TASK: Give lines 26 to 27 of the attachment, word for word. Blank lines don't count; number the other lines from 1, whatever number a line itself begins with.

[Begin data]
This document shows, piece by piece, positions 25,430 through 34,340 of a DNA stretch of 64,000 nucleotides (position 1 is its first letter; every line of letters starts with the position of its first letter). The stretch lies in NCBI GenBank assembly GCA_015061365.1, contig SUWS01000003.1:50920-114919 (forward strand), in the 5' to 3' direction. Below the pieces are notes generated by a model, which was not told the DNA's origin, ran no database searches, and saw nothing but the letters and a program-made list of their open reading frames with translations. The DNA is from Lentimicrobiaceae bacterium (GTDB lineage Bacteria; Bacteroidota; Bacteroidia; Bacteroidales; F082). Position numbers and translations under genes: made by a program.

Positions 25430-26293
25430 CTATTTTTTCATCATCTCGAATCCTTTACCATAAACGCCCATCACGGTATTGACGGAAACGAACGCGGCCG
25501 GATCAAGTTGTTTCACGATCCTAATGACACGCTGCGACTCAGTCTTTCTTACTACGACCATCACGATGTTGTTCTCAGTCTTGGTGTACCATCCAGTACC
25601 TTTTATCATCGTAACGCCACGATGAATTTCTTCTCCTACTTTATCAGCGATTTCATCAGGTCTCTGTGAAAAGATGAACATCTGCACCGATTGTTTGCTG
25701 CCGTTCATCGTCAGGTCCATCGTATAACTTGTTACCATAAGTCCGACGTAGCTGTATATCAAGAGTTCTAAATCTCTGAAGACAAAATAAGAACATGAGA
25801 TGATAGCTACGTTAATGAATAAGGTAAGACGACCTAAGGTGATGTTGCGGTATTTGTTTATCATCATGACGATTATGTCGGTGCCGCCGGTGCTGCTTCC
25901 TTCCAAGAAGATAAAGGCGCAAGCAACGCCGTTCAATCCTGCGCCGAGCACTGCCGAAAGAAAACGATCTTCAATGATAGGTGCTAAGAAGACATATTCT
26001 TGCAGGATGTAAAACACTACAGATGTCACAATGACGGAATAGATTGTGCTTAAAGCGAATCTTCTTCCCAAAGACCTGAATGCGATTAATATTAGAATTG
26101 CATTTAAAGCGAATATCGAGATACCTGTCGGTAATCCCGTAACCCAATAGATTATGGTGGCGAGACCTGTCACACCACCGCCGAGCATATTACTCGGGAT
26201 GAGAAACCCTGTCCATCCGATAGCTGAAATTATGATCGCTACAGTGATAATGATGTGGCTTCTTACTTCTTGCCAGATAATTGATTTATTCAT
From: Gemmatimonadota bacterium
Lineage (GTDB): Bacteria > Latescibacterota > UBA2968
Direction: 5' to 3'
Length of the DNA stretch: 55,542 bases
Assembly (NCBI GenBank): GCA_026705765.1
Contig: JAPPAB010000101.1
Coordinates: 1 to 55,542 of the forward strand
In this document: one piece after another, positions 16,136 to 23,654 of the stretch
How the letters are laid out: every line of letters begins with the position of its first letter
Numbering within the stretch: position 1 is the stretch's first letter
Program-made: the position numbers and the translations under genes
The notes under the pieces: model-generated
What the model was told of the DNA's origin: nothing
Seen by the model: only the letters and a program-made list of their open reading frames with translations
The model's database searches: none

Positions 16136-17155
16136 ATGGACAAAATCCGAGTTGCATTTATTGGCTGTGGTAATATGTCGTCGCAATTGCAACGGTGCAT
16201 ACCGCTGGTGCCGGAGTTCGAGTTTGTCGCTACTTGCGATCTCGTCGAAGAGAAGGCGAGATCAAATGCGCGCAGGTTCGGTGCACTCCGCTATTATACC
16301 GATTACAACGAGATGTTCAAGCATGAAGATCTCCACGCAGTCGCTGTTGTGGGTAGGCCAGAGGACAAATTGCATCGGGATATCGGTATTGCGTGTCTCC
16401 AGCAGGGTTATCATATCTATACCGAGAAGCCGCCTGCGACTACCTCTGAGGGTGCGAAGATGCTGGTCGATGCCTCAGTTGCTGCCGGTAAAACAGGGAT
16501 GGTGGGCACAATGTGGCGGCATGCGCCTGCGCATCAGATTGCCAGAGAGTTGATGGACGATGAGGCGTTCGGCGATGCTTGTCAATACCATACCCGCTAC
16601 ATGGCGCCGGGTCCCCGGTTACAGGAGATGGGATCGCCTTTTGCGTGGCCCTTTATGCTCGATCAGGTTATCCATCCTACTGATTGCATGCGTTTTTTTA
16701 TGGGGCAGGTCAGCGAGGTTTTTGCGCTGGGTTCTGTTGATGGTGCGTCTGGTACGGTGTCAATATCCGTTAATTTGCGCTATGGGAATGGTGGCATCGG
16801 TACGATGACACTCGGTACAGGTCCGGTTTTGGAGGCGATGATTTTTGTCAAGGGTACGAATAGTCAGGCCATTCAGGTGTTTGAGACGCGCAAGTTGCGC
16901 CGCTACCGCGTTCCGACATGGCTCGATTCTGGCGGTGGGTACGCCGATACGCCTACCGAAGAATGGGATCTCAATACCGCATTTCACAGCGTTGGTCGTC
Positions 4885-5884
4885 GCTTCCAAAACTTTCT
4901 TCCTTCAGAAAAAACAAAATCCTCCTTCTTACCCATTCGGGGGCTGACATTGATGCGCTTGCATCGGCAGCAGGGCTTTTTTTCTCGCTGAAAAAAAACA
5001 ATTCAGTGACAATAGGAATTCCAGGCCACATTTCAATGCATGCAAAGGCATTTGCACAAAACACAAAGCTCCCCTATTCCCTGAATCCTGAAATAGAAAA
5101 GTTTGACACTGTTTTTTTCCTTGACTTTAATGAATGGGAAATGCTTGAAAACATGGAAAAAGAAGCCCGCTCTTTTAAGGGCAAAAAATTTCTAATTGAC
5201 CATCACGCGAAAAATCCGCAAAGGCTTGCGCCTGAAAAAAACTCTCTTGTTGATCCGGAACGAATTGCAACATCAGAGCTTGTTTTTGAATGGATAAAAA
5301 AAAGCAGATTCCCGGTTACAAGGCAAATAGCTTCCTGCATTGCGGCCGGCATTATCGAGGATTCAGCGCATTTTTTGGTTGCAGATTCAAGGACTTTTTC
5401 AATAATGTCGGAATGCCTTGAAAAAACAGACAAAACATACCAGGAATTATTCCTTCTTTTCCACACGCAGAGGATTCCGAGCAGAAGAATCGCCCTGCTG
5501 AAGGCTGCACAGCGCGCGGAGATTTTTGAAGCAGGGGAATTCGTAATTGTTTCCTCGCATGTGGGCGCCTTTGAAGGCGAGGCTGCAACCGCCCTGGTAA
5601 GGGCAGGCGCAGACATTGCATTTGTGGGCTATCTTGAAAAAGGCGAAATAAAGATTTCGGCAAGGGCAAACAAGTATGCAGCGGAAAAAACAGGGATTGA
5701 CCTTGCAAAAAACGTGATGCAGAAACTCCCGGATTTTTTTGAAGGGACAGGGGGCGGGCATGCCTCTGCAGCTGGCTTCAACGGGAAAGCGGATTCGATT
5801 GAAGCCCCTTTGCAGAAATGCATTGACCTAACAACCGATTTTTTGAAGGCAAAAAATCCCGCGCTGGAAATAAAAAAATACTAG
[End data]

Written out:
The model's database searches: none

Positions 16136-17155